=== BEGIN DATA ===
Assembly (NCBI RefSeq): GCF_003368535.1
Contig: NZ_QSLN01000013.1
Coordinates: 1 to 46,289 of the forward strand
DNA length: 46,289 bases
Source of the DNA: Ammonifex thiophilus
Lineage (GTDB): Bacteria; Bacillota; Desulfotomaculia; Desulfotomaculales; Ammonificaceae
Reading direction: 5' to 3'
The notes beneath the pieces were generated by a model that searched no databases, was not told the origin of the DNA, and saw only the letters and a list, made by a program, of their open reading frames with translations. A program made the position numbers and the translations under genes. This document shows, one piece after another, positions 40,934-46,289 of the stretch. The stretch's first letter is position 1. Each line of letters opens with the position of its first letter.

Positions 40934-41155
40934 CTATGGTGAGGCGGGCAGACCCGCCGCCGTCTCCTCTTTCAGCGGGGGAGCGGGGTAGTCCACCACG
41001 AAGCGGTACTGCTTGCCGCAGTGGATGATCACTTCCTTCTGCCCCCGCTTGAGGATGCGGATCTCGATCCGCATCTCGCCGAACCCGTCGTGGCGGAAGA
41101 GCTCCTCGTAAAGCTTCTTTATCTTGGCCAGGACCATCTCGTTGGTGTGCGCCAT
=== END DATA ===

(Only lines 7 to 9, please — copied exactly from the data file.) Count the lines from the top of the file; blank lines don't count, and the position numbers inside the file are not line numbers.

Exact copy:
Reading direction: 5' to 3'
The notes beneath the pieces were generated by a model that searched no databases, was not told the origin of the DNA, and saw only the letters and a list, made by a program, of their open reading frames with translations. A program made the position numbers and the translations under genes. This document shows, one piece after another, positions 40,934-46,289 of the stretch. The stretch's first letter is position 1. Each line of letters opens with the position of its first letter.

Positions 40934-41155